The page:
o This is the real secret to living life and that more abundantly – not living for self, but for the Lord and for others.
· It is perhaps one of the greatest apparent paradoxes in life – that to truly live, you must first die to self.
o …to lay your dreams, ambitions, plans on the altar as a sacrifice
o …so that the Lord can then pour His life, His purpose, His plans, His power, His love, His goodness into your life.
o Amazingly, the people who live this way before Jesus are the ones who are really, genuinely happy. Giving our lives to Jesus all the way, and living as an others-centered person does not take away from our lives, it adds to it.
…some standing here…
· [Guzik] Walking with Jesus doesn’t just mean a life of death and crosses. It also means an abundant life of the power and the glory of the kingdom of God.
o Jesus promised some of His disciples would soon see a glimpse of that power and glory.
· translates a word that has the idea of "flashing like lightning." Jesus’ entire appearance was transformed in a brilliant radiance of light.
· Again – very significantly – in the context of prayer, the veil which hid Jesus’ true glory was pulled back for just a moment, and the disciples which were fellowshipping with Him in prayer got to see a glimpse of Him as He truly is.
o Not just a humble carpenter!
o For this brief moment, Jesus took on an appearance more appropriate for the King of Glory.
§ How did it happen? It wasn’t a new miracle, but the temporary pause of an ongoing miracle. The real miracle was that Jesus, most of the time, could keep from displaying His glory!
· Why does Jesus do this, now? Why this preview of coming attractions, as it were?
o Because He’d just laid on them a pretty heavy thing, speaking about the true cost of discipleship, and what following after Him truly entailed.
§ Denying self…dying to self…taking up the cross…”walking down death row” daily…
§ It would have been pretty easy – and very understandable, if we’re being honest! – for the disciples to become very discouraged.
§ So Jesus gives them this “preview of coming attractions” to give them a glimpse of what’s in store, what’s coming, for all who believe in Him and give their lives to Him.
o He gives us the same glimpse – not only here, but in the Book of Revelation and other places.
· Jesus is showing in a dramatic way that cross bearers will be glory receivers. The end of all of this isn’t the cross, the end is the glory of God, and our sharing in that glory, forever and ever and ever, amen!
Moses and Elijah
· Moses stands before Jesus as the representative of the Law, and Elijah as the representative for the Prophets
o All of the Law and the Prophets – the entire Old Testament – stands together with Jesus as witnesses of His glory
So I implored Your disciples to cast it out, but they could not.
· Now, according to the first part of chapter 9, when Jesus commissioned the disciples and sent them out, they had great success in things like casting out demons.
o So why the difficulty here?
§ Apparently, there are “ranks” or “orders” of demonic beings – a hellish “food chain”
§ and evidently, some demons are stronger (more stubborn, resistant) than others.
o In a parallel passage [Matthew 17:21], Jesus tells the disciples that their failure was due to a lack of prayer and fasting.
§ It isn’t that prayer and fasting make us more "worthy" to cast out demons or to walk in God’s power and grace.
§ The idea is that prayer and fasting draw us closer to the heart of God, and put us more in line with His power.
Then Jesus rebuked the unclean spirit, healed the child, and gave him back to his father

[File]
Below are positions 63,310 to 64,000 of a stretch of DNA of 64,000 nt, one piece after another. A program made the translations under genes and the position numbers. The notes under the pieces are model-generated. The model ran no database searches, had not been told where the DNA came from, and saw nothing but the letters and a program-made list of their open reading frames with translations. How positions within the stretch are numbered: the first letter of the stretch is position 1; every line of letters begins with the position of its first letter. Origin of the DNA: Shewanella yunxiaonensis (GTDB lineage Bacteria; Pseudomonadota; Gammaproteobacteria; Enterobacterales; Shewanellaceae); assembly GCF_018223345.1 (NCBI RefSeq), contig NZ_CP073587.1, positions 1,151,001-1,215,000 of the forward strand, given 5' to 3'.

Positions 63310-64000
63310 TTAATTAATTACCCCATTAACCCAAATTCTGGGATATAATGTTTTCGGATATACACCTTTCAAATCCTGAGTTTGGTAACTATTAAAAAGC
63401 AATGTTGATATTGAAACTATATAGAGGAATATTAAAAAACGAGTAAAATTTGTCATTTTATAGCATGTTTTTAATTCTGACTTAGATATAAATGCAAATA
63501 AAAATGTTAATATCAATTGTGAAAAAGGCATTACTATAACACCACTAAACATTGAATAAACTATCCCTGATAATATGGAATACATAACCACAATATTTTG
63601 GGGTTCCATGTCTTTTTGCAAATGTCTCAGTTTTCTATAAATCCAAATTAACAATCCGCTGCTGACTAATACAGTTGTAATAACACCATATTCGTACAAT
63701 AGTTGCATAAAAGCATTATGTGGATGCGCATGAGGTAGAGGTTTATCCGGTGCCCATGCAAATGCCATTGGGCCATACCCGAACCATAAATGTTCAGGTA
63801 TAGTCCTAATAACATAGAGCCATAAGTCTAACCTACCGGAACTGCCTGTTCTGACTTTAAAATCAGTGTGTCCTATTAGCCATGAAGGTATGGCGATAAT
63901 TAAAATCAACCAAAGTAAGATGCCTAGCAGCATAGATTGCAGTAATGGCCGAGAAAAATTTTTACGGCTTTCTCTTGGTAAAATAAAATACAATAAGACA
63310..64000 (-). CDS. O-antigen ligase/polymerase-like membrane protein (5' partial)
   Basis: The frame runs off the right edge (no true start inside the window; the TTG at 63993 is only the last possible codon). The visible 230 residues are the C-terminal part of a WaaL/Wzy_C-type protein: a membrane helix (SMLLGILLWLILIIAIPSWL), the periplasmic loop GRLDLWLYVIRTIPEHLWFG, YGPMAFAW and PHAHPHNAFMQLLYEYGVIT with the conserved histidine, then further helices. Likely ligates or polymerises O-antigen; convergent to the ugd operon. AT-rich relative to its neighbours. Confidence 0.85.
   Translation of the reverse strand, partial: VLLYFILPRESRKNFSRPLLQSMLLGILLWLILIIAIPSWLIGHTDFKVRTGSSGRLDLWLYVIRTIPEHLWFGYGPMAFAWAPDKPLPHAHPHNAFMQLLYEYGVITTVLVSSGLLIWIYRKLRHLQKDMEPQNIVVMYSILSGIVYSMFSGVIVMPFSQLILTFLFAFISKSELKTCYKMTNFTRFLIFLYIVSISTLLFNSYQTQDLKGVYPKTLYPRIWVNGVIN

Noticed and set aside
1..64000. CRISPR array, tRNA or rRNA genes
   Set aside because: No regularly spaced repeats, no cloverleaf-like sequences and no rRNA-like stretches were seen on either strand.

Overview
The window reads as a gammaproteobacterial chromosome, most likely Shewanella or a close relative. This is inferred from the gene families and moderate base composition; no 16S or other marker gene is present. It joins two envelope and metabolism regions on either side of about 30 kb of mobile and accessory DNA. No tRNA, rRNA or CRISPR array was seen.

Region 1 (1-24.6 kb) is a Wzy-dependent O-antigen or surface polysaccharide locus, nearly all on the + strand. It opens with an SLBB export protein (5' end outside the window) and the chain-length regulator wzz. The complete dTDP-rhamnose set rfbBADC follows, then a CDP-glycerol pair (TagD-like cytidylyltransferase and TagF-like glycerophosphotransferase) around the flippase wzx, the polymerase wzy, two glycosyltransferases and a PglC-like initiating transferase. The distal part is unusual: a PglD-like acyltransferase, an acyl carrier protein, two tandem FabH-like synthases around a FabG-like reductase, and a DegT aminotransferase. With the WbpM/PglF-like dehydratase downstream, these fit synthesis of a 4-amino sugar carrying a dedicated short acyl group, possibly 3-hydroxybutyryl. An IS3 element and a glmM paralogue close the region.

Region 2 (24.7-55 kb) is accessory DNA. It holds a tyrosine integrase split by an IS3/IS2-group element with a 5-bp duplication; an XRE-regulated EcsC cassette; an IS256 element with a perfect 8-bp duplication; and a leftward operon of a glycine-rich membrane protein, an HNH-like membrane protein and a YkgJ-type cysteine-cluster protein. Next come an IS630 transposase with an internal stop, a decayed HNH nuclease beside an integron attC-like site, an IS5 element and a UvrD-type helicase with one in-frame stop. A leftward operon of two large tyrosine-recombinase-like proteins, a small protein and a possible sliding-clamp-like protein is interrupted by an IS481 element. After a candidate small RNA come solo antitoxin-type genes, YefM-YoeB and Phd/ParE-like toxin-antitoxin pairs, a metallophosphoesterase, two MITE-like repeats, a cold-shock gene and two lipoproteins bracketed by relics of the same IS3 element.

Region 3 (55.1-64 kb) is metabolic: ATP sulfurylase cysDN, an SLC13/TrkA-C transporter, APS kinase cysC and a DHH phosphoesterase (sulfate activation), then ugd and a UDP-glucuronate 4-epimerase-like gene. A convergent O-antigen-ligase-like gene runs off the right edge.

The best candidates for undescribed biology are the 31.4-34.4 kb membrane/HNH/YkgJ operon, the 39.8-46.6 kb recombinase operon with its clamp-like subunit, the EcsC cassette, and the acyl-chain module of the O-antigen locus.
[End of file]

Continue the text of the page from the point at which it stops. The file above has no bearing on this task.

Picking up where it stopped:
· Jesus had no difficulty whatsoever, because He is by nature close to God the Father, and in the flow of the Father’s power.
which…would be the greatest
· This seems to have been the disciples’ favorite topic of conversation
· And it was very important – to them.
o They were convinced that Jesus was the long-awaited Messiah of Israel
§ Break the yoke of Roman oppression
§ Establish a Kingdom of righteousness
o And they fully expected, as His closest associates, to become part of the new administration.
· So they were really in essence arguing over who would be His vice-Messiah, who would be the new Secretary of State, etc.
o And they were arguing about this because they had the wrong perspective of Jesus and His mission
§ They were stuck on the idea of a political Messiah with a political agenda
o Because of their mental block on this point, they would be totally blindsided by what He was really going to do – to suffer and die for their sins, and to break the yoke of a far more fundamental oppression than that of Rome – the oppression of sin and death – that even though He had now been forewarning them about the Cross which awaited Him in Jerusalem (even as recently as verse 44!) they still didn’t – couldn’t get it.
· You know – that’s just like us, isn’t it? We get so hung up on what our agendas are, and what we want Jesus to do, and how we think He should do it, that we’re blindsided or miss entirely what it is He’s really about and what He’s really wanting to do.
he who is least among you all will be great.
· Jesus then challenges the disciples – and us – to choose to be the least, to prefer others ahead of ourselves, to think of others before ourselves.
And Jesus, perceiving the thought of their heart, took a little child and set him by Him
· Now, Jesus could have just answered the question, "who is the greatest?" by saying, "Hey you knuckleheads - I’m the greatest."
· Instead, Jesus draws their attention to His nature by having them look at a child as an example.
· Much like our modern culture, children weren’t considered “full people” – and it was understood that kids were to be seen and not heard.
o Children don’t add anything to your bottom line – they take from your bottom line.
o Children aren’t power brokers
o Nobody sucks up to and makes nice with children hoping to get ahead
o They’re culturally relatively insignificant
§ Jesus is saying that the way we receive people – especially those who can’t add anything to us or who can’t work out or be used for our advantage, shows how we would receive Him.